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Romney accuses Obama of running campaign of 'smear,' 'dirt,' 'deception'

GOP presidential hopeful Mitt Romney and his newly tapped running mate will head to different parts of the country today as they campaign to win over voters in the race for the White House. NBC's Peter Alexander reports.

ST. AUGUSTINE, Fla. -- Mitt Romney returned to the campaign trail in this critical swing state Monday morning without his new running mate, but armed with new rhetoric accusing President Obama of running a dishonest campaign meant to deceive the American people.

"With a record, which has been as disappointing as the record that he’s demonstrated over the past four years, the president’s campaign has resorted to a very unusual tactic," Romney said. "It’s smear. It’s dirt. It’s distortion. It’s deception. it’s dishonesty. It diminishes the-- it diminishes the office of the presidency itself."

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Republican presidential candidate Mitt Romney speaks during a campaign rally at Flagler College on Aug. 13 in St Augustine, Fla.

With those remarks, Romney may have been pre-butting Democratic attacks on his running mate, Congressman Paul Ryan of Wisconsin. Ryan's Medicare overhaul plan would turn Medicare into a voucher or "premium support" program for those that would qualify for Medicare in 10 years (those 55 and younger). The plan would cap the amount that can be spent, prompting critics to say it would likely shift the burden, or the rest of the cost, to seniors.

The Daily Rundown's Chuck Todd  breaks out the decision app to see how Romney's choice for running-mate might do harm to the duo when it comes to gaining the senior citizen vote.

The plan has become a lightning rod on both sides of the aisle. Romney contrasted the Republican ticket's plan with what he claimed were $700 billion in cuts to Medicare as part of the president's healthcare reform act. 

But as First Read wrote this morning: "What Obama did under the health care law was reduce the rate of growth in non-essential services (like Medicare Advantage), as well as increase premiums for higher-income recipients. That doesn't affect the Medicare benefits that current/future seniors receive."

"We want to make sure we preserve and protect Medicare," Romney claimed.

Romney supporters at the morning event here downplayed the negative effect a renewed focus on Medicare reform might have here in Florida, with its large voting block of senior citizens.

"It's going to change, but its not going to change drastically and nobody is going to be deprived," said retired lawyer Bill Graham, a Romney supporter. "Now, how that's coming about in Ryan's plan? At least he's got a plan. At least he's got something that can be laid out and looked at. "

This is going to be Democrats' challenge -- to convince people that what they're saying about the Ryan plan is actually true. But Democrats also have to be careful not to overplay their hand. On MSNBC's The Daily Rundown this morning, former White House Press Secretary Robert Gibbs claimed that his father, who's 83, would be getting a voucher.

Todd pointed out that's false. “Your father is not going to get that, because they’re not going to do anything to him" because the plan would not affect those older than 55.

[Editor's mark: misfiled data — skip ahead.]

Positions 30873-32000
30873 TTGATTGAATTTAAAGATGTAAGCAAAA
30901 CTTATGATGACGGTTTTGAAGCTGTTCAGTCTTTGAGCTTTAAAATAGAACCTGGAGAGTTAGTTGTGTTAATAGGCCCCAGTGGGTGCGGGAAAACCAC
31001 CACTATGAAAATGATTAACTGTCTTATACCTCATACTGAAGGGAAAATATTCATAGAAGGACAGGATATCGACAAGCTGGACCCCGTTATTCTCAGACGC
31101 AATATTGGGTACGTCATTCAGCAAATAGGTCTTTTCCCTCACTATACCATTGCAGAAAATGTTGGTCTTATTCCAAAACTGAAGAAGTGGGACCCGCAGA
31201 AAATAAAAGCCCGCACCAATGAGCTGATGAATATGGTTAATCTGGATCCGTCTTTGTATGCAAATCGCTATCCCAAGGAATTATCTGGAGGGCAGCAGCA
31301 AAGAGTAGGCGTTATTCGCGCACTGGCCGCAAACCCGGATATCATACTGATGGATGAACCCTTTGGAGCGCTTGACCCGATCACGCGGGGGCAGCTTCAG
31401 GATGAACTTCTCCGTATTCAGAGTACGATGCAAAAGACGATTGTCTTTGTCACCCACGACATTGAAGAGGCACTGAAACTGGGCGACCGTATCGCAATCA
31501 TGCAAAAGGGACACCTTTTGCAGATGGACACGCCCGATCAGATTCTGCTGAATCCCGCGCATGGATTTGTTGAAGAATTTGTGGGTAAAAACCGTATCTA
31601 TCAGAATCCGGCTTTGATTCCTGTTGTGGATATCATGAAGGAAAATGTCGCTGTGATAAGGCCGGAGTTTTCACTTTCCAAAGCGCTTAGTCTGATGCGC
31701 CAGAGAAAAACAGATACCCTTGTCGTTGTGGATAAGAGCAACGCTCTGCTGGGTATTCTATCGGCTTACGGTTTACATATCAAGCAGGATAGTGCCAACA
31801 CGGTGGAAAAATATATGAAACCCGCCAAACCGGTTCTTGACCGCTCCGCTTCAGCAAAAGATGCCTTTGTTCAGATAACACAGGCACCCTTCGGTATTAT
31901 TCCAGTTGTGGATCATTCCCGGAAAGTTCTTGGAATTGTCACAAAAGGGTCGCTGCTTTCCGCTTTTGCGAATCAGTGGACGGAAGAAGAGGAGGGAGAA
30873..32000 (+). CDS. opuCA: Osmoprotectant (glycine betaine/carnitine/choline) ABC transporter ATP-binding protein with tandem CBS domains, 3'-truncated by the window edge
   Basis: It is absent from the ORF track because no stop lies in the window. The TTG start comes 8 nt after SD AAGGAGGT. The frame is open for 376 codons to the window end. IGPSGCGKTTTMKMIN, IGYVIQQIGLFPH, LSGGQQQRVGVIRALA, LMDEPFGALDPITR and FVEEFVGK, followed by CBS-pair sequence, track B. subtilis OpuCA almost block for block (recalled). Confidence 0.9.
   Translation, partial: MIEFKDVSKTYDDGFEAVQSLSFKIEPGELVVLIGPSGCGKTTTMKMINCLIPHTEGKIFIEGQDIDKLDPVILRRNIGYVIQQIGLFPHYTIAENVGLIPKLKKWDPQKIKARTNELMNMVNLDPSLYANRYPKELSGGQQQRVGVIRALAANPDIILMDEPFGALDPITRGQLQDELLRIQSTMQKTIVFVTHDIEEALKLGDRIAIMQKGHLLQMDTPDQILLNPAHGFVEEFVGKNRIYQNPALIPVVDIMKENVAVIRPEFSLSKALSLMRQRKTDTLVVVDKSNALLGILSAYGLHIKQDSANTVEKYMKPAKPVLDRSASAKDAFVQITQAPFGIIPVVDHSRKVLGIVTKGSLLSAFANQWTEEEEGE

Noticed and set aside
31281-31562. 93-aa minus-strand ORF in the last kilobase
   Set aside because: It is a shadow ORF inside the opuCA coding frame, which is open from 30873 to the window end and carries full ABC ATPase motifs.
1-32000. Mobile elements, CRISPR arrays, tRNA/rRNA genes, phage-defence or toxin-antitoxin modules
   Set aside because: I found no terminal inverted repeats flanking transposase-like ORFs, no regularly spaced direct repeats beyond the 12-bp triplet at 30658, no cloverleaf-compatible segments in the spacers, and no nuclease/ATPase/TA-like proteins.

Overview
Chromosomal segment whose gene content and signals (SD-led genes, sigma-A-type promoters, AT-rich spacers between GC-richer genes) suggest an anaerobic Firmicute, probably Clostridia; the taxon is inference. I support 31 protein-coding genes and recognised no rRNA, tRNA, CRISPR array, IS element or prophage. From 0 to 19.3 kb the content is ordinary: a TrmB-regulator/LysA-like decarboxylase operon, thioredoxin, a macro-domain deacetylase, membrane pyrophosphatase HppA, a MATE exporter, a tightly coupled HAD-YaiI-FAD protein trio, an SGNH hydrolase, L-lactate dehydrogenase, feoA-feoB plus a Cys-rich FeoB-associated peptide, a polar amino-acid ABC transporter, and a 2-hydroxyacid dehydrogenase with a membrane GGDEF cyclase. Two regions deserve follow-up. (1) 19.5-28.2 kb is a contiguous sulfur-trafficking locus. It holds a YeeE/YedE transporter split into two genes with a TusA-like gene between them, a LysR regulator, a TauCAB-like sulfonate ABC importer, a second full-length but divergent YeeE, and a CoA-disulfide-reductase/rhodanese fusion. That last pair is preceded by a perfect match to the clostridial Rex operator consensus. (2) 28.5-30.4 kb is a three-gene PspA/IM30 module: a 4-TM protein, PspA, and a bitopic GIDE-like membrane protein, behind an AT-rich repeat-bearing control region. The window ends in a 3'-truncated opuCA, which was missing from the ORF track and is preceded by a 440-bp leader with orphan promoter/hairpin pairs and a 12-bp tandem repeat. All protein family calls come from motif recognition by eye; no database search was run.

Phebe Wehr, a retiree from St. Augustine, said Romney and Ryan needed to be much more specific in selling their plan to current seniors.

"People are out there saying on their placards, 'Don't take away my Medicare;' they won't be," Wehr said. "So, they have to make that a lot clearer. I think Ryan's programs are going to be misunderstood."

Romney also used some new language to pump up the energy level today, which was diminished from Sunday night's rallies in part by slow security lines which left hundreds of supporters on the sidewalk outside the metal detectors and single security checkpoint.

"I know there are people around the world who are always critical of America, have something negative to say, say our greatest days are in the past. Baloney," Romney said. "We just won more Olympic medals than any other nation on Earth. We also just, we just landed on Mars and took a good look at what's going on there. And I know the Chinese are planning on going to the moon, and I hope they have a good experience doing that, and I hope they stop in and take a look at our flag that was put there 43 years ago!"

Romney has been critical of President Obama on space. At an NBC debate in Tampa during the GOP primary he said space should be a "priority." But he didn't specify how much he would spend, whether he would increase or decrease NASA's budget, but instead called for a "collaborative" effort between government, commercial enterprise, and universities.

At another debate, Romney mocked Newt Gingrich's moon colony idea, but also lamented the idea of candidates going state to state with big promises.

"The Speaker comes here to Florida, wants to spend untold amount of money having a colony on the moon," Romney said. "I know it's very exciting on the Space Coast. ... Look, this idea of going state to state and promising what people want to hear, promising billions, hundreds of billions of dollars to make people happy, that's what got us into the trouble we're in now. We've got to say no to this kind of spending."

Also part of the program today -- Florida's junior Sen. Marco Rubio, whom Romney admitted was vetted for the vice-presidential slot, but was passed over in favor of Ryan, a decision about which some Floridians were circumspect.

"I thought if he wanted to win he should have picked Marco Rubio," said Paul Merana, 70, a retired military officer. "But Paul Ryan is a good second choice."